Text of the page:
Heal Thyself: Nicholas Culpeper and the Seventeenth-Century Struggle to Bring Medicine to the People

Heal Thyself: Nicholas Culpeper and the Seventeenth-Century Struggle to Bring Medicine to the People

by Benjamin Woolley
     
 

The first full biography of Nicholas Culpeper, the English seventeenth-century pioneer of herbal medicine whose actions and beliefs revolutionized medicine and medical practice

In the mid-seventeenth century, England was visited by the four horsemen of the apocalypse: a civil war that saw levels of slaughter not matched until the Somme; famine in a succession

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Overview

The first full biography of Nicholas Culpeper, the English seventeenth-century pioneer of herbal medicine whose actions and beliefs revolutionized medicine and medical practice

In the mid-seventeenth century, England was visited by the four horsemen of the apocalypse: a civil war that saw levels of slaughter not matched until the Somme; famine in a succession of failed harvests that reduced peasants to "anatomies"; epidemics to rival the Black Death; and infant mortality rates that emptied crowded households of their children. In the midst of these terrible times came Nicholas Culpeper's Herbal — one of the most popular and enduring books ever published.

Culpeper was a virtual outcast from birth. Rebelling against a tyrannical grandfather and the prospect of a life in the Church, he abandoned his university education after a doomed attempt at elopement. Disinherited, he went to London, Milton's "city of refuge, the mansion house of liberty." There he was to find his vocation as an herbalist — and as a revolutionary.

London's medical regime was then in the grip of the College of Physicians, a powerful body personified in the "immortal" William Harvey, anatomist, royal physician and discoverer of the circulation of the blood. Working in the underground world of religious sects, secret printing presses and unlicensed apothecary shops, Culpeper challenged this stronghold at the time it was reaching the very pinnacle of its power — and in the process became part of the revolution that toppled a monarchy.

In a spellbinding narrative of impulse, romance and heroism, Benjamin Woolley vividly re-creates these momentous struggles and the roots of today's hopes and fears about the power of medical science, professional institutions and government. Heal Thyself tells the story of a medical rebel who took on the authorities and paid the price.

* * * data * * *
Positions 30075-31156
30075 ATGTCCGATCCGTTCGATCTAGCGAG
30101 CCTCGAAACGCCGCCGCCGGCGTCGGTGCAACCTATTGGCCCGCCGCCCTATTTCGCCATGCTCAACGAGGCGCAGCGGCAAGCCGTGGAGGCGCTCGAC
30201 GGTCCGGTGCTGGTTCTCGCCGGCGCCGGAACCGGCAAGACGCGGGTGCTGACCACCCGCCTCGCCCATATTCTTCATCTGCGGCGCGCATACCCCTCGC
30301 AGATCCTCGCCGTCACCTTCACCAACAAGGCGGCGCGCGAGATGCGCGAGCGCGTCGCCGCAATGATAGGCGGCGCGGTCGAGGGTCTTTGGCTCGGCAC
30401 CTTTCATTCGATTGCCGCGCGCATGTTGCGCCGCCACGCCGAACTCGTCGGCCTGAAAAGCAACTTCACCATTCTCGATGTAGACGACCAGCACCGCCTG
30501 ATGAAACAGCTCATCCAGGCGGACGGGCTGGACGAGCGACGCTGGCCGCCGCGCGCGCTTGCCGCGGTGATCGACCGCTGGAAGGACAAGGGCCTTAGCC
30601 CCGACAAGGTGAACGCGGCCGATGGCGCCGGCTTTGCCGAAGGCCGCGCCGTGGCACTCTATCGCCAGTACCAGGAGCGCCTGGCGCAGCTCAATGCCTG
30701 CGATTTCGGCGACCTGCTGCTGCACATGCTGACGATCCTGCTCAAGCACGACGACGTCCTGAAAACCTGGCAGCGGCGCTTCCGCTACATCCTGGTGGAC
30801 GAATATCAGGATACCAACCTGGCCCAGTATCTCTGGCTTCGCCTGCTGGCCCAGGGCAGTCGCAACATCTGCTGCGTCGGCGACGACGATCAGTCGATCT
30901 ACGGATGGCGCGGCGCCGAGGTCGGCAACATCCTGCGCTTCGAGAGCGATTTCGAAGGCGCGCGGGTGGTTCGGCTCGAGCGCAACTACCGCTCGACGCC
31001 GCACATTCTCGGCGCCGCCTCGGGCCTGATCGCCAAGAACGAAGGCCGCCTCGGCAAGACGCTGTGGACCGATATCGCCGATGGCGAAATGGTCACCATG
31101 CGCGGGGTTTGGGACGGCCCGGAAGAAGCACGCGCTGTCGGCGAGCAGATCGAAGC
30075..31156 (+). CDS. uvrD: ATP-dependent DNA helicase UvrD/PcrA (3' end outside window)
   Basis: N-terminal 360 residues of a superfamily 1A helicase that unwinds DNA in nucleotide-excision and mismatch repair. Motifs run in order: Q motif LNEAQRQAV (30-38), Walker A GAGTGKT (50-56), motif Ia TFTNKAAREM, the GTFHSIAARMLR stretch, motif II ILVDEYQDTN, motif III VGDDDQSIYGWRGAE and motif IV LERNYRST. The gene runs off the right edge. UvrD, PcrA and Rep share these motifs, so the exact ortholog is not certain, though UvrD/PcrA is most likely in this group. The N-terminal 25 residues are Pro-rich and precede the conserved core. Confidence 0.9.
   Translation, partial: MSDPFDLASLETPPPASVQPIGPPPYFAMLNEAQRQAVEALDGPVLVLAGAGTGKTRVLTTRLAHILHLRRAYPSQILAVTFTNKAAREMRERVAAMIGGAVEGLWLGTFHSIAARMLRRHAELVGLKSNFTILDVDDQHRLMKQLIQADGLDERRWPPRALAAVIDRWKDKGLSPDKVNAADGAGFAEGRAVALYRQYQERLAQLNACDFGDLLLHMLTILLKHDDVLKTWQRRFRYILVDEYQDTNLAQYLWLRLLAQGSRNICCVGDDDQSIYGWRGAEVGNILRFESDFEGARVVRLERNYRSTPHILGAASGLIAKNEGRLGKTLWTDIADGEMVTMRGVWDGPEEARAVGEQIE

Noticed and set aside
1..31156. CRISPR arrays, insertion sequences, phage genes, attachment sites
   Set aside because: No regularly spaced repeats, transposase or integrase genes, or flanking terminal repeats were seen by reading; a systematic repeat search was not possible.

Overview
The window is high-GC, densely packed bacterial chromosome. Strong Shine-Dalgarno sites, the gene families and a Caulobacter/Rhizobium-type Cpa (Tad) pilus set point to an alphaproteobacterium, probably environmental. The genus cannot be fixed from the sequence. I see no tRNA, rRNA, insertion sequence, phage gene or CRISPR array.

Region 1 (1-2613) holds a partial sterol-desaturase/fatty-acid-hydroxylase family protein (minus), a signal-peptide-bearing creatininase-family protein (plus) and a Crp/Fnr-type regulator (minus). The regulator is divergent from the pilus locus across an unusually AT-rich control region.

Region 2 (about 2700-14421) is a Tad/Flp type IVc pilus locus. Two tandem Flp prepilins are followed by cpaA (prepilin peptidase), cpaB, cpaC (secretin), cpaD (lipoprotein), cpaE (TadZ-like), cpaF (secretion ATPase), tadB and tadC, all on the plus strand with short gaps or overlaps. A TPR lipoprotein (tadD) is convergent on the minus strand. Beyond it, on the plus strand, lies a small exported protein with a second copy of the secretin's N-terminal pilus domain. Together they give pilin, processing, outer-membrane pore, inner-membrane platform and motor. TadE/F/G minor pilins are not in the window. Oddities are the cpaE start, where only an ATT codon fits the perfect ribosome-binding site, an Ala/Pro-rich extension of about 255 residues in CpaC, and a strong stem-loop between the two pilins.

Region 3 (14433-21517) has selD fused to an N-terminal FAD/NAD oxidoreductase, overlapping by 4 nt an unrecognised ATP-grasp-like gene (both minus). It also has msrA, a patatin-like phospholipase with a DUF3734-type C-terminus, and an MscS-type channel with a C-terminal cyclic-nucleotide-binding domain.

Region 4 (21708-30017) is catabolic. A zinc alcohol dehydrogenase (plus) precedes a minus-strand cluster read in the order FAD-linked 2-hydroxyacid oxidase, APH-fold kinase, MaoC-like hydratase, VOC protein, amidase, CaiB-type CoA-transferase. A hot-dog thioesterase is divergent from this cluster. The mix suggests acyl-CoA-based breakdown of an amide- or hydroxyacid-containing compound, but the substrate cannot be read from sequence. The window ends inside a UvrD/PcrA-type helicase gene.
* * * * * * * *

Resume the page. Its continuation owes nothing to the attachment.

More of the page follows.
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Editorial Reviews

Publishers Weekly
Ostensibly a biography of Culpeper, who first translated Latin medical works into English in the 17th century, this book goes well beyond the life of one individual to document the transformation of medicine during one of the most traumatic periods in English history. Culpeper is best known today for Culpeper's Complete Herbal, a comprehensive listing of English medicinal herbs along with directions on their use. Still in print after more than 350 years, the Herbal is, in Woolley's words, "one of the most popular and enduring books in publishing history, perhaps the non-religious book in English to remain longest in continuous print." Emmy-winning British journalist Woolley (The Queen's Conjurer) does a wonderful job of situating Culpeper (1616-1654) within the English civil war of the era. As he demonstrates, the politics associated with the creation of the medical profession were every bit as important as the science underlying specific treatments. Culpeper's lower-class, populist roots and sentiments are contrasted with those of William Harvey, a royalist and one of England's greatest scientists. As a member of the medical establishment, Harvey helped keep medical knowledge from the common people while Culpeper fought to do just the opposite. The book is enjoyable on many levels and in a time preoccupied with empowering patients and making information available on the Internet, this tale has particular resonance. 25 b&w illus. (July) Copyright 2004 Reed Business Information.
Library Journal
Chances are, there's a version of Nicholas Culpeper's Complete Herbal on your library's shelves. In well over 300 years, it has never been out of print. But check an encyclopedia, and you will find at most a brief reference to its author, one of Britain's most influential citizens. Woolley (The Queen's Conjurer: The Science and Magic of Dr. John Dee, Adviser to Queen Elizabeth I) rises to the challenge of piecing together the little historical record that remains of Culpeper's life, blending 17th-century social history, the Puritan Revolution, and the history of medicine. Most striking are Culpeper's philosophy of focusing on the patient, rather than the disease, and his practice of using local ingredients, prepared simply, while encouraging hygiene and healthy living. He was perhaps the first "professional" consumer health advocate, publishing a people's version of what was previously restricted knowledge (including a book favorable to the midwifery profession). Woolley's impeccably researched and engaging book has enough drama to appeal to history lovers, fans of herbal lore, and the biographically curious. Recommended for academic and larger public libraries, this will make a fine companion to Complete Herbal.-Andy Wickens, King Cty. Lib. Syst., WA Copyright 2004 Reed Business Information.

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Product Details

ISBN-13:
9780060090661
Publisher:
HarperCollins Publishers
Publication date:
06/29/2004
Pages:
402
Product dimensions:
6.46(w) x 9.28(h) x 1.32(d)

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